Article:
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Left-wing thugs enter Poland to attack parade.

Hundreds of masked left-wing thugs go on a violent rampage in Warsaw. Nearly half of them traveled from outside of Poland.

Europe’s extreme left-wing shows their vicious nature in Poland.

Thousands of Poles, many from right-wing groups, marched in a Polish Independence Day parade in Warsaw on November 11th. Hundreds of left-wing extremists attempted to block the parade route and battled with police. 210 left-wing extremists were arrested and nearly half of those are from Germany.

Websites for multiple left-wing/communist gangs in German recruited people to travel to Warsaw. The left-wing gangs blocked part of the parade route and then battled with police and committed assaults against people involved in the march.

The left-wing gang members set 14 police cars and a TVN news van were set on fire. The Prime Minister of Poland has vowed to give the thugs the harshest penalties “regardless of nationality.”

Polish Independence say celebrates the re-birth of Poland at the end of WWI. Poland had not existed as a nation for 123 years.

From AFP…

Polish Prime Minister Donald Tusk on Saturday condemned activists who clashed with police during Independence Day rallies, describing them as “commandos imported from Germany and other nations”.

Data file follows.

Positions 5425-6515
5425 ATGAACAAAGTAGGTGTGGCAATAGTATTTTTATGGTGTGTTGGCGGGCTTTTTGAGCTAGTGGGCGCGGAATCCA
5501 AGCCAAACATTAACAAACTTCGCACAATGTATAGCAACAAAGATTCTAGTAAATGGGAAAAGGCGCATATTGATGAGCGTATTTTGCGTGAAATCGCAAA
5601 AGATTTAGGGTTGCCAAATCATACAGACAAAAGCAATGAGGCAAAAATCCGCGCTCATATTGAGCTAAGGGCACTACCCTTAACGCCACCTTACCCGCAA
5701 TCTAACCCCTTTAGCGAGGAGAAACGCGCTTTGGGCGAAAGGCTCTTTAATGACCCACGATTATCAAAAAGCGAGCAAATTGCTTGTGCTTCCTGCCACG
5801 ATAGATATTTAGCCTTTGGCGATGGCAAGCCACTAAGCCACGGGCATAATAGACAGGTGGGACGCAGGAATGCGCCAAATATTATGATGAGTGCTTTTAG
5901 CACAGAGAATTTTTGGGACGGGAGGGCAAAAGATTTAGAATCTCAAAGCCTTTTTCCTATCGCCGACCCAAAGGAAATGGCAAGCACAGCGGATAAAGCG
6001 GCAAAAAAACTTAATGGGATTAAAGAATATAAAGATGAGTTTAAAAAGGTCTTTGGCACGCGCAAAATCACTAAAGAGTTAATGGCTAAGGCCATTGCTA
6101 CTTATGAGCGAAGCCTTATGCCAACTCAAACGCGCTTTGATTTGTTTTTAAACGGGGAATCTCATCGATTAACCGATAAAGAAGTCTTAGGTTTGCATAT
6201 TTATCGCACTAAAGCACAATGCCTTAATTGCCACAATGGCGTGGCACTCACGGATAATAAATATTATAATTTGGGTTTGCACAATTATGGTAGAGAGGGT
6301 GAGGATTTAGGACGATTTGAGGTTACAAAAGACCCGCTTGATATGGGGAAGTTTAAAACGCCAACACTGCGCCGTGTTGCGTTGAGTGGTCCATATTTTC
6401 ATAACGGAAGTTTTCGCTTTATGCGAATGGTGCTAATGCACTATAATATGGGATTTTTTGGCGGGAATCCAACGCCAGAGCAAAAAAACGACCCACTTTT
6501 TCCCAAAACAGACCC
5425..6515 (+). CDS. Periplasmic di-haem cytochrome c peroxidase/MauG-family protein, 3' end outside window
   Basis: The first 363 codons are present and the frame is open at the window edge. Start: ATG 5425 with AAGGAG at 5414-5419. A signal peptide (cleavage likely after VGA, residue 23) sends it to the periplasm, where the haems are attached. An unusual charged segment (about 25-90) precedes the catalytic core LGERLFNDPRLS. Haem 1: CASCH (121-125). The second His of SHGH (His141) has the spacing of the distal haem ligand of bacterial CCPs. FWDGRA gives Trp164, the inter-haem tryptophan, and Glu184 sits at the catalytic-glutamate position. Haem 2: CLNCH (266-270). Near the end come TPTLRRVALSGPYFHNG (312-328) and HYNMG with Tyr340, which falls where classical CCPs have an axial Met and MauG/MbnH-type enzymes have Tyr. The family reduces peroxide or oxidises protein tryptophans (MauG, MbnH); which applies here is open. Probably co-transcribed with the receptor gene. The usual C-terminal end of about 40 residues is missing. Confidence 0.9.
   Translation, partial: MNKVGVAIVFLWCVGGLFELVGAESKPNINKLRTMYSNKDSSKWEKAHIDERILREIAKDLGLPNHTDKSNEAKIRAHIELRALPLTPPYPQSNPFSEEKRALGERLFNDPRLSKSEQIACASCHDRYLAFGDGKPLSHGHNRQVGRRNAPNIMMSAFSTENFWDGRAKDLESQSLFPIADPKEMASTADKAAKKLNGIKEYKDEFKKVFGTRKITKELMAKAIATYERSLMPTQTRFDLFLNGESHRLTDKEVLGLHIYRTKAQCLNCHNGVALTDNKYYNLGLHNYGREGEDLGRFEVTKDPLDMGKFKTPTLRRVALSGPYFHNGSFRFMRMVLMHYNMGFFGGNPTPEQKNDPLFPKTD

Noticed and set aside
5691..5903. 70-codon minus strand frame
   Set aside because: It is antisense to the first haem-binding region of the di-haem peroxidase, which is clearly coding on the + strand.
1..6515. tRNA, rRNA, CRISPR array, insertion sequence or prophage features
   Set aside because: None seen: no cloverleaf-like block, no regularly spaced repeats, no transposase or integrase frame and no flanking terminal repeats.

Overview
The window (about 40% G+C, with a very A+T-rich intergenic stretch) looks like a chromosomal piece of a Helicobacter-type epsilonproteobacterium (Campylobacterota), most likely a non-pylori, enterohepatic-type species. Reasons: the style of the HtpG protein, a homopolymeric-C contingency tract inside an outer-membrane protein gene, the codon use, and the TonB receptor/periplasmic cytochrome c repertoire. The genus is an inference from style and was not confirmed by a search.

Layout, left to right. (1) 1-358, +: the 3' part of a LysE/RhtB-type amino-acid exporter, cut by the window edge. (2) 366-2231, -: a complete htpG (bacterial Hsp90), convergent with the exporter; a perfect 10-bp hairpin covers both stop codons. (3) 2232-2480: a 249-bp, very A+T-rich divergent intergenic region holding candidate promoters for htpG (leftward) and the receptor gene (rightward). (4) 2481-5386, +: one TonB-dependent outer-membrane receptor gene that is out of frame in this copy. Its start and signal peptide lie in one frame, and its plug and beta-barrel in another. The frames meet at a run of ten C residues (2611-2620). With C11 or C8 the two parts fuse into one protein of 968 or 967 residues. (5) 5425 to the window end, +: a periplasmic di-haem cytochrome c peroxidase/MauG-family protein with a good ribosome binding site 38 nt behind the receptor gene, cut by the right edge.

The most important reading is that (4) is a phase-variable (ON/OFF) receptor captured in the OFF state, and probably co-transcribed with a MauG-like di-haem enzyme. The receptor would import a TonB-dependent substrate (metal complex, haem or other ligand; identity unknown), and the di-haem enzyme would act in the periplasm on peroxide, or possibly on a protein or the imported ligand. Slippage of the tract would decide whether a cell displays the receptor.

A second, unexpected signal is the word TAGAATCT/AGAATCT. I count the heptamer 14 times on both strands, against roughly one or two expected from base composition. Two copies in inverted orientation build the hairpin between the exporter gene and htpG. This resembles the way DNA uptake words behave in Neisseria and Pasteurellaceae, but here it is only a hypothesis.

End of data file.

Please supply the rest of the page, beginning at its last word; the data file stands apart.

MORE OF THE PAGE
Officers in full riot gear, armed with shields and truncheons, used tear gas and water cannons on rival groups of demonstrators, as masked protesters hurled rocks and bottles back at them.

Ninety-two Germans were among 210 people arrested by Polish police after the clashes in Warsaw that left dozens of people hurt, police said Saturday.

“They were aggressive towards passers-by and when surrounded by the police they were aggressive towards the officers,” police spokesman Maciej Karczynski told AFP. “They were arrested.”

Hanka Kubicka, a spokeswoman for anti-far-right movement the November 11 Agreement which organised several of the rallies, said the Germans were “anti-fascism activists”.

“They answered our call (to demonstrate) and our rallies were open to everyone,” she said.

Other foreigners detained during Friday’s violence included a Dane, a Hungarian and a Spaniard, according to the police.

Tusk said that “good cooperation with the German police had enabled the troublemakers to be tracked” in Poland.

Germany’s ambassador to Poland Ruediger Freiherr von Fritsch said the violence was unjustified.

“I am sorry that, at the moment Poland was celebrating freedom, some chose to abuse it. Freedom doesn’t justify recourse to violence — not in your own country and not in a host country,” he told Polish television channel TVN24.

Those injured included 40 policemen.

Polish Independence Day Parade in Warsaw

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